The heart is the very center of our bodies and often the center of our lives. The same organ that pumps blood, controls heart rate, and regulates blood pressure is also responsible for the warm fuzzy feeling we get when we see our favorite person, the instant rush of joy when we hear a baby laugh and the depth of emotion when we think of our loved ones. There’s no denying the heart is a vital part of each of us.
As time goes on, we’ve learned so much about what impacts heart health, and we’re sharing a few of the lesser-known factors.
Dentists have been encouraging the public for decades to take better care of their oral health. Of course, it’s important to have clean, healthy teeth and avoid excessive dental bills. It turns out that there is also a connection between heart health and poor dental health. Researchers are still investigating the exact cause, but some believe it is rooted in the inflammation caused by bacteria that infects the gums.
Everyone is very familiar with the idea that stress can have a negative impact on your health. During heightened seasons of stress, your cortisol levels spike. Consistent increases in cortisol can lead to higher blood sugar levels, weight gain, a weakened immune system, digestive problems, and an increased risk of heart disease.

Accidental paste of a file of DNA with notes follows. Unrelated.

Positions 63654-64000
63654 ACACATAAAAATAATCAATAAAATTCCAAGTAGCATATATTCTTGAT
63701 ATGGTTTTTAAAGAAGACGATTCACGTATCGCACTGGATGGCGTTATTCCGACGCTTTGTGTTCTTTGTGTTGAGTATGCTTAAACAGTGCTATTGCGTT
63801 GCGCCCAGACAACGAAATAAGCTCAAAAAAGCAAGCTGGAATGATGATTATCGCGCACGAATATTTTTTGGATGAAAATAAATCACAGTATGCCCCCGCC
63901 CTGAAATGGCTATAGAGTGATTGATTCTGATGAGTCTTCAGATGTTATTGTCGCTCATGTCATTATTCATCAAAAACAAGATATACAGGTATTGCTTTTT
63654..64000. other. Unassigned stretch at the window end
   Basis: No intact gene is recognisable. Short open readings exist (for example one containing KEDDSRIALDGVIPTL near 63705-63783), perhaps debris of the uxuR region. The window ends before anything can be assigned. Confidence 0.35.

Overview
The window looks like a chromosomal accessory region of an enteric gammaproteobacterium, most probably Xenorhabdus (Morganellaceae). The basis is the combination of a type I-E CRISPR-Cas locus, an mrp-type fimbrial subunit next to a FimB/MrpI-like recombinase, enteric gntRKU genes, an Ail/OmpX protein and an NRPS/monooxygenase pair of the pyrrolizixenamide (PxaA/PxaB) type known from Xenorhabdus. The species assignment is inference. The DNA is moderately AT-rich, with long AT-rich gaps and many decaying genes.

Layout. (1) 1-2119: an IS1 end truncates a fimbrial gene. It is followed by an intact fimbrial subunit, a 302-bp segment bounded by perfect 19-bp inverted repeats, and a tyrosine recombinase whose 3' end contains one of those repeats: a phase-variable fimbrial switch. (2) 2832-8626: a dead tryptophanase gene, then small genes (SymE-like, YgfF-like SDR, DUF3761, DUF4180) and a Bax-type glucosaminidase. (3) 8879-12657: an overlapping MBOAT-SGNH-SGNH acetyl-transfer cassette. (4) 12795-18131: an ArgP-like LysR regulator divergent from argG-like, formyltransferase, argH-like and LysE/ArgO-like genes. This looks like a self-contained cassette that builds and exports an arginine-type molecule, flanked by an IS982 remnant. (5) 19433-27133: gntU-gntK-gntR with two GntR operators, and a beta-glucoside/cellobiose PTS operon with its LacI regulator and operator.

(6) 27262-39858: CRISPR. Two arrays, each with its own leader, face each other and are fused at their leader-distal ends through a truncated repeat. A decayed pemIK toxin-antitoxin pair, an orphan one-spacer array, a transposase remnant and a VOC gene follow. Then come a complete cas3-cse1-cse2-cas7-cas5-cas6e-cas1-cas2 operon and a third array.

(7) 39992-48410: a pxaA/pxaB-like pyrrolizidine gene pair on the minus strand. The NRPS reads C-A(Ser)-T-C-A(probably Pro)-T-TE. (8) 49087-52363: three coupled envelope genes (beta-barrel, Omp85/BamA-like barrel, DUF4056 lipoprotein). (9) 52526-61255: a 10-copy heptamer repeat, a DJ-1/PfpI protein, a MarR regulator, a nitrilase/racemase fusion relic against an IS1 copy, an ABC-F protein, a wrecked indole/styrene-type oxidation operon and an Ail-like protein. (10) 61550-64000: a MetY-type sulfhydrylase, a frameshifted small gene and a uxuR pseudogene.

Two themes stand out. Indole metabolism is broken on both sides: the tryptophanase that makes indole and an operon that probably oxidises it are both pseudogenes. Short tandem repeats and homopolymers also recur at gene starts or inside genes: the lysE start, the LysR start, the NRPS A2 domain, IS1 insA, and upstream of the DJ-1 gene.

It’s no secret that sleep is key to a balanced, healthy lifestyle. Did you know that during your resting hours, your heart rate actually slows down and allows your body to recover from the day? If you aren’t allowing yourself 7 hours of sleep or more per night, it could have a direct impact on your heart health.
There are plenty of reasons to love our furry friends, but it turns out heart health is one of them. Harvard Health researchers have discovered that pet owners have lower blood pressure and better stability during seasons of stress when compared to non-owners. Don’t have a pet at home? Studies show even petting or spending time with someone else’s animal positively impacts on your life.
The American Heart Health Association found a correlation between heart health and eating habits. Those who eat breakfast tend to have a lower risk of heart disease and are less likely to have high cholesterol and blood pressure.
According to the CDC, there is a demonstrated connection between mental health and risk factors for heart disease. Depression, anxiety, stress and PTSD (Post Traumatic Stress Disorder,) can impact far more than your mental wellbeing. Symptoms include an increased heart rate, increased blood pressure, reduced blood flow to the heart, and higher levels of cortisol. All of this can, over time, cause an increased risk for heart disease.
Heart disease is the leading cause of death for men and women in the United States, with cardiovascular disease claiming a life roughly every 30 seconds. You can read more about how donating your body to science impacts the heart health of future generations in our blog here. Or, you can learn more about the difference between angina and heart disease in this blog.